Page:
And cancer is just the tip of the iceberg:
- BPA is an obesogen — a chemical substance that can promote obesity by interfering with the body’s normal breakdown and storage of fat.
- BPA has been shown to increase the risk of developing type 2 diabetes.
- Prenatal exposure to BPA through the mother is associated with increased hyperactivity, aggression, anxiety, depression and other behavioral and mood disorders in children.
- High concentrations of BPA in the urine are associated with high blood pressure, heart attack and other cardiovascular diseases.
- There is evidence that BPA reduces fertility in both men and women.
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Is There a Safe Level of BPA?
In 2008, after a review of scientific studies, the FDA concluded that there’s a low risk of developing health problems from ingesting BPA. However, Science magazine reported in 2017 that the agency relied mainly on two studies to reach that conclusion — and “both were done by a private lab with funding from the plastics industry.”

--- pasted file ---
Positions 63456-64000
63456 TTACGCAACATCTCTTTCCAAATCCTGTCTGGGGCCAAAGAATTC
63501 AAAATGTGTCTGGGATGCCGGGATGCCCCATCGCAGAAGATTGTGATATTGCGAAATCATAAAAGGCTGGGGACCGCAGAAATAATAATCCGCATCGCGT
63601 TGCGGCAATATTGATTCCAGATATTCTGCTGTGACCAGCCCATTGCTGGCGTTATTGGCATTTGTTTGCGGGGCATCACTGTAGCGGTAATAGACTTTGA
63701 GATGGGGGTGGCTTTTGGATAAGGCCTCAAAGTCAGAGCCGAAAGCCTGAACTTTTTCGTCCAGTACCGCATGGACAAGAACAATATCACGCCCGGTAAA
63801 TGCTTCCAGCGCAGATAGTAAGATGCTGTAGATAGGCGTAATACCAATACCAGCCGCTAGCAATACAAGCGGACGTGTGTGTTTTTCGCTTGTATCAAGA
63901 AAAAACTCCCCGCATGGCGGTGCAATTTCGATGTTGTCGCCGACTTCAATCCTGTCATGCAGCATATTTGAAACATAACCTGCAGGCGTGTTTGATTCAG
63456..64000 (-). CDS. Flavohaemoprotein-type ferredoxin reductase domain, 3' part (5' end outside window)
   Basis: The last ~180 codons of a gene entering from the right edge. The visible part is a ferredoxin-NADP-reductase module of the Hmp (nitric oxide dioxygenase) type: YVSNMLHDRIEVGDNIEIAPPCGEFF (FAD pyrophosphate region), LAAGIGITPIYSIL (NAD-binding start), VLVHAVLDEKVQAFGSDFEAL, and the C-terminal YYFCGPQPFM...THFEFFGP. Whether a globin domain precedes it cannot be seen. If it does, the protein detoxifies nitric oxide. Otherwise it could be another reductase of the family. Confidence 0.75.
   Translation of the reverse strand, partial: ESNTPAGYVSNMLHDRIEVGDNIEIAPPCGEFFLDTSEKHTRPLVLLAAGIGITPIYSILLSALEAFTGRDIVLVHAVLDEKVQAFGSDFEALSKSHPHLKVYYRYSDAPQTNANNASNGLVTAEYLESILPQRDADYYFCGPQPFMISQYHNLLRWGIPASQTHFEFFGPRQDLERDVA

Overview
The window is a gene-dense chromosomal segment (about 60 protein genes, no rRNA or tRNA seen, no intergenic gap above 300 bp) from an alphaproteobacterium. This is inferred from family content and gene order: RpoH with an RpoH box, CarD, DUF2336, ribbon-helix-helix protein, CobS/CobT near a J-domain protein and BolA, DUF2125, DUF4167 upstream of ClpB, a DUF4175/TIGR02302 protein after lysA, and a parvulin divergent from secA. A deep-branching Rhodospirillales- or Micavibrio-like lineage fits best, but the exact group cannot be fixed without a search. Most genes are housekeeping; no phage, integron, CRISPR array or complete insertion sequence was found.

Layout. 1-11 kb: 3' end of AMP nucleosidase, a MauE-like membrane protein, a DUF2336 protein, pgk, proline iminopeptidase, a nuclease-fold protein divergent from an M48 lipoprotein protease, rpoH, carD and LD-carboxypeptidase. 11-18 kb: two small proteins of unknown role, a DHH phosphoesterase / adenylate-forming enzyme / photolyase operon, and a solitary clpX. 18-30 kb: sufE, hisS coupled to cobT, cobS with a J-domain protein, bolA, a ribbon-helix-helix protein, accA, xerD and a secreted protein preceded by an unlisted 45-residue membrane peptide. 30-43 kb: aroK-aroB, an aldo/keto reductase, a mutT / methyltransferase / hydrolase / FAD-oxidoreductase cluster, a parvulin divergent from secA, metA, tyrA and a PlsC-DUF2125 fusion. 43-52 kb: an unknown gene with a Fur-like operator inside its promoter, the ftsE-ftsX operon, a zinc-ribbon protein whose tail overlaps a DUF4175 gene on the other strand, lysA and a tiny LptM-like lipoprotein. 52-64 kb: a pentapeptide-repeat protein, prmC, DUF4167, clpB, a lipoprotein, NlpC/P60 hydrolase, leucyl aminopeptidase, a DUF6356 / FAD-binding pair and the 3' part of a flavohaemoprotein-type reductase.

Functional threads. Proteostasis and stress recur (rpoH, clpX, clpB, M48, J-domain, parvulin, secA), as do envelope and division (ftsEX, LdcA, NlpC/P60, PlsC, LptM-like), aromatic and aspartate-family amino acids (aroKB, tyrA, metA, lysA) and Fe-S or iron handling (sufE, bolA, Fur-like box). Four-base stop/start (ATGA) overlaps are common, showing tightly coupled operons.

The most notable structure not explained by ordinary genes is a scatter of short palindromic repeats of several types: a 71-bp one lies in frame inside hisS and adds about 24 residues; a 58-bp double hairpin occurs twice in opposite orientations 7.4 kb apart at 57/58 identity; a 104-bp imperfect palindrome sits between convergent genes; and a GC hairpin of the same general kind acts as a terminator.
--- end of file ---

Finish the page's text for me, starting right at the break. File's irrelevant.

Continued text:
In 2010 the FDA issued a statement acknowledging “reason for some concern about the potential effects of BPA on the brain, behavior and prostate gland of fetuses, infants and children.”
So should we worry or not?
"There's no reason to panic about BPA exposure with the data we have now," says Dr. Ohm. "We're all exposed to various chemicals in our daily lives, and generally our bodies are really good at dealing with them."
However, she adds, "Right now we don't know what level of BPA is safe, and it probably varies from person to person — where you are in your life cycle. Cells are most likely to make mistakes any time you're developing — especially from childhood through adolescence, when cells are growing and changing. BPA can cause mistakes in whether genes get turned on or off — and right now we do have enough data from preclinical studies to suggest that it makes sense to take practical steps to minimize exposure to BPA.
"As we continue to learn more about BPA and other chemicals in our environment, we'll continue to refine our understanding of the risks. In the meantime, we should be trying to eliminate plastic use as much as we can, for a wide range of reasons, and this is one of them — to keep microplastics and chemical contaminants from accumulating in our bodies and food sources."
As ongoing research tries to answer questions about the risks of BPA exposure, it's reasonable to take some straightforward steps to reduce that exposure. Here are three main steps you can take.
1. Avoid touching thermal paper receipts